The captain of the ship awakened Jonah from his sleep and the crew questioned, “For whose cause is this trouble upon us?” (Jonah 1:8). Jonah urged the crew to cast him overboard, but they ignored him and headed for land (1:13). Their actions said they knew they were on their own.
Jonah was utterly powerless. Even if he was spared from the storm, he was in no condition to prophesy to Ninevah, which had been his original calling (see 1:2). Scripture tells us, “The Lord had prepared a great fish to swallow Jonah. And Jonah was in the belly of the fish three days and three nights” (1:17). Why would a merciful God take Jonah so low? He was in a living hell, but after three days and nights, “Jonah prayed to the Lord his God” (2:1). Why didn’t Jonah pray before this? It was because he was convinced, “I am cast out of Your sight” (2:4). He thought, “I’m a dead man; I can’t go any lower. God has turned his back on me.”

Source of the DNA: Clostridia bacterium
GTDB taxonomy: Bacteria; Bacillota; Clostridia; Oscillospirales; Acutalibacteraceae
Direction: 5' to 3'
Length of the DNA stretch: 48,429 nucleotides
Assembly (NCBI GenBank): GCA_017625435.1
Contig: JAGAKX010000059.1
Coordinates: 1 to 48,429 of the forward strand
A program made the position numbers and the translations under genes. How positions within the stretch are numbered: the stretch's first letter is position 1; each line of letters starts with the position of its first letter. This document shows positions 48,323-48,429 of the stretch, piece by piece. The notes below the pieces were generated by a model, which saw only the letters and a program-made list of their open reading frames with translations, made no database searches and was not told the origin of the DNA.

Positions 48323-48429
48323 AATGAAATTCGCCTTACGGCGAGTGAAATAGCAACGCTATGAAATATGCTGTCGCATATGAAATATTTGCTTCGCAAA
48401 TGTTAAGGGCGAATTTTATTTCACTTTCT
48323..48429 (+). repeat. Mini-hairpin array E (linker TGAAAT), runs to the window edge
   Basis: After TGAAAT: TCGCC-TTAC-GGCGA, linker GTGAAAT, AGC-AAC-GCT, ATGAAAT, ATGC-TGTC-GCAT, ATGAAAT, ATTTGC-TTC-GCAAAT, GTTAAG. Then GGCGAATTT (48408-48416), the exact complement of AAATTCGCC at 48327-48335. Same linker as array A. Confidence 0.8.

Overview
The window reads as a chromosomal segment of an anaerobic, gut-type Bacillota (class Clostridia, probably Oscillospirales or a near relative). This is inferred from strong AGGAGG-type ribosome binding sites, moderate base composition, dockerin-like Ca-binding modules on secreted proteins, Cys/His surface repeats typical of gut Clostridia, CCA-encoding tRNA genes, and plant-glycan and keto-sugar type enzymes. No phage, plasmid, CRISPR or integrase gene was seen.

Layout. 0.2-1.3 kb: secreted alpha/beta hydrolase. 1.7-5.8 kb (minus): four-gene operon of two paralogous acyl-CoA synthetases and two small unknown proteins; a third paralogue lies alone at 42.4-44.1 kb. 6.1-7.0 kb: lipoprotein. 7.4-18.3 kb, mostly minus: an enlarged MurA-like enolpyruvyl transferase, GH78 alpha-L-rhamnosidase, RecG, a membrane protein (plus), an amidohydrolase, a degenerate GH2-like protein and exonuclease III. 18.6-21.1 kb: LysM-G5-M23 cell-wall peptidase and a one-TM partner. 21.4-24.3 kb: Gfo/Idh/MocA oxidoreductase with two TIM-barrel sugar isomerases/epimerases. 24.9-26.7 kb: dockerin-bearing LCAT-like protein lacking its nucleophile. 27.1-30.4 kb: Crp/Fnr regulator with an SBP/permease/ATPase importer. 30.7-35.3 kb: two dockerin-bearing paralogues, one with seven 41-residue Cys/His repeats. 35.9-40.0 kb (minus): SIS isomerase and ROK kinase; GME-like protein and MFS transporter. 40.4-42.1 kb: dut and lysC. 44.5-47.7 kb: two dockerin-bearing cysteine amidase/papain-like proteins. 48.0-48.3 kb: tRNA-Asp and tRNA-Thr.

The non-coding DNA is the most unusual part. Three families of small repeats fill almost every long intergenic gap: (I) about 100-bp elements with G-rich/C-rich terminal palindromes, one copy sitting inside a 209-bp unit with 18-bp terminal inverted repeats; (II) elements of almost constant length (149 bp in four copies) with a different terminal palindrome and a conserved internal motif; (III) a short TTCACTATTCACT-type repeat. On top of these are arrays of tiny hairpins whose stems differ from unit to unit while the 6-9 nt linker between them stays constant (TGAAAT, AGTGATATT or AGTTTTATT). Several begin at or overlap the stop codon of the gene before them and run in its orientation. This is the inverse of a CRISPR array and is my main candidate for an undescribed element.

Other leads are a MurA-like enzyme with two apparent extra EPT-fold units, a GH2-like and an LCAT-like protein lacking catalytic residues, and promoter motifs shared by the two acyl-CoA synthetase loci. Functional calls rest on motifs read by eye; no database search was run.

Nothing could have been further from the truth! When Jonah went overboard, the fish was there, ready to swallow him — evidence that the Lord was at work. Satan had succeeded in robbing Jonah of any hope of God’s grace for three days and nights, but the truth was that God was speeding him on his way to Ninevah — his place of obedience. Soon the prophet would be walking in sunlight again, fulfilling his calling.
The storm you’re in is meant to give you a revelation of God’s mercy and grace. If you’re walking in disobedience, run to him now, quickly repent, and pour out your soul to him. He won’t keep you long in the whale’s belly because he is a loving God who longs to restore you. The intensity of your time “in hell” will speed you on your way to complete victory — so keep your trust in him.